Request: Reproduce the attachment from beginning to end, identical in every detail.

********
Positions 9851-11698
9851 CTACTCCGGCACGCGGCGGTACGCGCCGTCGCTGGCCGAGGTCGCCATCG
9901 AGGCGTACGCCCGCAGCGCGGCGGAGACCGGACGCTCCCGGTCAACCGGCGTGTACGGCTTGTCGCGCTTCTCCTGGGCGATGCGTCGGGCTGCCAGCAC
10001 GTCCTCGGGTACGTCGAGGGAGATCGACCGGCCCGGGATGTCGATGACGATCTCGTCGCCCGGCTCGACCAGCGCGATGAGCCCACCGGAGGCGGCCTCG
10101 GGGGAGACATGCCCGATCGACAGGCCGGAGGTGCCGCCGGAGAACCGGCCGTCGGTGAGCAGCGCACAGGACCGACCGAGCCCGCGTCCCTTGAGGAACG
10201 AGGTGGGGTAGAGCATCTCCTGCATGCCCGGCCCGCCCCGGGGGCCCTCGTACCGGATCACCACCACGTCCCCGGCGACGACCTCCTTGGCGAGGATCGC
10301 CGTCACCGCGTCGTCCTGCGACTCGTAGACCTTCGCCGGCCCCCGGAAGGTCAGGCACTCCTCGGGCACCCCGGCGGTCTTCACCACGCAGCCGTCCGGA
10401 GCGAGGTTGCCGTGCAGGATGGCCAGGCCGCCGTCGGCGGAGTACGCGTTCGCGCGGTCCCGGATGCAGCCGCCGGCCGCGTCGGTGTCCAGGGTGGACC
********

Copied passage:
Positions 9851-11698
9851 CTACTCCGGCACGCGGCGGTACGCGCCGTCGCTGGCCGAGGTCGCCATCG
9901 AGGCGTACGCCCGCAGCGCGGCGGAGACCGGACGCTCCCGGTCAACCGGCGTGTACGGCTTGTCGCGCTTCTCCTGGGCGATGCGTCGGGCTGCCAGCAC
10001 GTCCTCGGGTACGTCGAGGGAGATCGACCGGCCCGGGATGTCGATGACGATCTCGTCGCCCGGCTCGACCAGCGCGATGAGCCCACCGGAGGCGGCCTCG
10101 GGGGAGACATGCCCGATCGACAGGCCGGAGGTGCCGCCGGAGAACCGGCCGTCGGTGAGCAGCGCACAGGACCGACCGAGCCCGCGTCCCTTGAGGAACG
10201 AGGTGGGGTAGAGCATCTCCTGCATGCCCGGCCCGCCCCGGGGGCCCTCGTACCGGATCACCACCACGTCCCCGGCGACGACCTCCTTGGCGAGGATCGC
10301 CGTCACCGCGTCGTCCTGCGACTCGTAGACCTTCGCCGGCCCCCGGAAGGTCAGGCACTCCTCGGGCACCCCGGCGGTCTTCACCACGCAGCCGTCCGGA
10401 GCGAGGTTGCCGTGCAGGATGGCCAGGCCGCCGTCGGCGGAGTACGCGTTCGCGCGGTCCCGGATGCAGCCGCCGGCCGCGTCGGTGTCCAGGGTGGACC